We found evidence of potential bias in FP outlet surveys by simulating different sampling schemas and comparing the resulting estimates of FP product availability with the census means. In some cases, we found substantial levels of bias in product availability estimates. We found that heterogeneity in outlet spatial distribution and in product availability were associated with greater likelihood of bias. Differential bias by FP product type may be explained by the differential levels of availability of FP products within each outlet, and differential distributions of FP products across outlets in a geographic area. The following section explores potential mechanisms for the bias seen in the results, before discussing the implications of these findings.

Understanding how bias might arise

We found evidence that bias in indicator estimates based on samples may arise when there is heterogeneity in outlet distribution in the wider areas from which the EA is drawn. This bias may under- or over-estimate the indicator of interest (as compared to its census value).

Notionally, consider two types of Eas within a single study site: outlet-sparse Eas with a few outlets that are all selected into every sample and outlet-dense Eas with so many outlets that different samples include different subsets of outlets. If the average availability of products is substantially higher in outlet-dense Eas than in sparse Eas, then every sample of the entire study site will underestimate the true proportion of outlets that carry the product; the cone plots will be skewed with all sample points falling below (to the left of) the census value. This bias will persist in estimates for a larger region. Conversely, if the product were more available in outlet-sparse Eas than outlet-dense ones, then the samples would systematically overestimate availability. The principle holds even with a continuum of outlet density if there is a correlation between outlet density and product availability.

Fig 9 shows a simplified illustration of how this type of bias may arise, depicting a scenario in which product availability varies at outlets across three hypothetical Eas (Fig 9). When outlets are sampled using area-based sampling under these conditions, estimates are usually biased in comparison to the census results.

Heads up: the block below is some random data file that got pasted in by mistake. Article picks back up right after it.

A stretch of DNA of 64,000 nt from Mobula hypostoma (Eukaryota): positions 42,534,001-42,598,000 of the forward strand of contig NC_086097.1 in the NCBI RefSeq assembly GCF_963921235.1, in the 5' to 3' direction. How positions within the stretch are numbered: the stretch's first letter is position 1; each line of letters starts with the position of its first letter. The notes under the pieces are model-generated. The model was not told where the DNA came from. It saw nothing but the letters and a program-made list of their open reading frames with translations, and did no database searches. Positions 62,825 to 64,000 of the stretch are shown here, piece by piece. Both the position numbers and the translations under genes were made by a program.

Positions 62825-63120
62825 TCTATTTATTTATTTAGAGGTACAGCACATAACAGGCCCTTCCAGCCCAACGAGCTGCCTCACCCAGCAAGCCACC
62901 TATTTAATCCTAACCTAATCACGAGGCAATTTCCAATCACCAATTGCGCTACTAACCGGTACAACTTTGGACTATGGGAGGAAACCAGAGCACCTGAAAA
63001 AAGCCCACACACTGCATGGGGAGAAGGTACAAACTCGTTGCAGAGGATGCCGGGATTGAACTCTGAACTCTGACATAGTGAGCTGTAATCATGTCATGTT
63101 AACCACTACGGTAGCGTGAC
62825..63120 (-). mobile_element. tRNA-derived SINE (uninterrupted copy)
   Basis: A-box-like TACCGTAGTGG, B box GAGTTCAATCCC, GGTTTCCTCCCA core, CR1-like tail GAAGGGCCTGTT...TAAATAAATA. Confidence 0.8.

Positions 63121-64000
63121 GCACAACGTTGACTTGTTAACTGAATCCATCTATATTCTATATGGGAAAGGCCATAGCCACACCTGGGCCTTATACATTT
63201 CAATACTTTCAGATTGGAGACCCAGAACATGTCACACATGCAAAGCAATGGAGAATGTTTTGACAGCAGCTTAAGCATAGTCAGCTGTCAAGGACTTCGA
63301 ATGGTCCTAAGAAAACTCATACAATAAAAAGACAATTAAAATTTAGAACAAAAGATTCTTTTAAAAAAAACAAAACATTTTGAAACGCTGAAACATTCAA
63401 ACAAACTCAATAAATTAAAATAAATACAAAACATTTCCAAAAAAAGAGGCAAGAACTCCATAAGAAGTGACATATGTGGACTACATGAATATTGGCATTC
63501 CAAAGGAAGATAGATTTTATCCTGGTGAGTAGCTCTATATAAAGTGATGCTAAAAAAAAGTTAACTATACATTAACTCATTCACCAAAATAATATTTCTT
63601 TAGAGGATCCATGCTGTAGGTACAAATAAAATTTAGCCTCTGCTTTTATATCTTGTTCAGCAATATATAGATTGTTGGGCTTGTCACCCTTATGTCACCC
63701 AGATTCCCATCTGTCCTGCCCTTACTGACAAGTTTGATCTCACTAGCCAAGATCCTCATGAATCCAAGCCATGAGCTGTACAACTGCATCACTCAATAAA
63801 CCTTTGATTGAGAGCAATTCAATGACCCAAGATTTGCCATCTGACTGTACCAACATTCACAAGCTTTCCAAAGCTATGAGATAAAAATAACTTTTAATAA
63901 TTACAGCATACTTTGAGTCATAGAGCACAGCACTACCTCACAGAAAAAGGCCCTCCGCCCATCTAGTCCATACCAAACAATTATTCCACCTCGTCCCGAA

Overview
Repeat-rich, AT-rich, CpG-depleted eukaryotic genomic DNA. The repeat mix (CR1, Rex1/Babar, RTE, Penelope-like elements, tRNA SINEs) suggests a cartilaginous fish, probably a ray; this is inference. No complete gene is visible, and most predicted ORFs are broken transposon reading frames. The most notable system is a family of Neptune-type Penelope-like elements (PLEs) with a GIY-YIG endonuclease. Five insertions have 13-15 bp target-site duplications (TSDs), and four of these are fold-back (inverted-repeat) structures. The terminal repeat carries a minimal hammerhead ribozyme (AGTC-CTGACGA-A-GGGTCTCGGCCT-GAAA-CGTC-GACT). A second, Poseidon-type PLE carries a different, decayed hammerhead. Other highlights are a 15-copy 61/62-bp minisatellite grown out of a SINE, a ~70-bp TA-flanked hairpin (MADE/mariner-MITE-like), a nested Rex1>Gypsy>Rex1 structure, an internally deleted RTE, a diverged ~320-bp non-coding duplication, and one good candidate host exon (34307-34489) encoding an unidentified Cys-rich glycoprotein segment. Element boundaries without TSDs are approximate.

Fig 9. Stylized illustration of how bias may arise.

In this stylized scenario, there are 20 outlets spread unequally across three enumeration areas. Product availability is 50% across all 20 outlets, but varies from 0% to 75% by EA. If samples of outlets are drawn from the universe of outlets in the EA, mean availability varies but can be consistently biased.

Implications for outlet surveys that use sampling approaches

Identifying bias in estimates generated from area-based sampling approaches is critical for several reasons. First, if estimates are used for situational analyses or assessment of trends in FP delivery and availability, understanding the magnitude of potential bias and whether bias is differential with respect to characteristics of the sampled areas is critical for interpretation of findings. Differential bias is particularly problematic if it results inappropriate resource allocation or planning due, for example, to systematic underestimation or overestimation of contraceptive availability in certain areas. Because the bias described in this paper can differ for different products within the same CM4FP study site, it can also lead to incorrect conclusions about the relative availability of one product compared to others.

Second, biased area-based sampling estimates would be expected to bias estimated associations between contraceptive supply and demand. Estimating relationships between contraceptive services and individual contraceptive behaviors is an active area of research that attempts to link household-based health surveys with the nearest or nearby health facility assessments [13, 2527]. Existing evidence is mixed, and difficulties accurately measuring the total FP market–particularly in urban settings with active private and non-facility FP markets–have been cited as a potential explanation for these inconsistent associations [25]. Improved approaches to sampling from total FP markets that provide unbiased estimates of the local FP market (including private sector providers and non-facility outlets) will be critical for better understanding how supply-side factors influence contraceptive intentions and behaviors, including method uptake, switching, continuation, and satisfaction.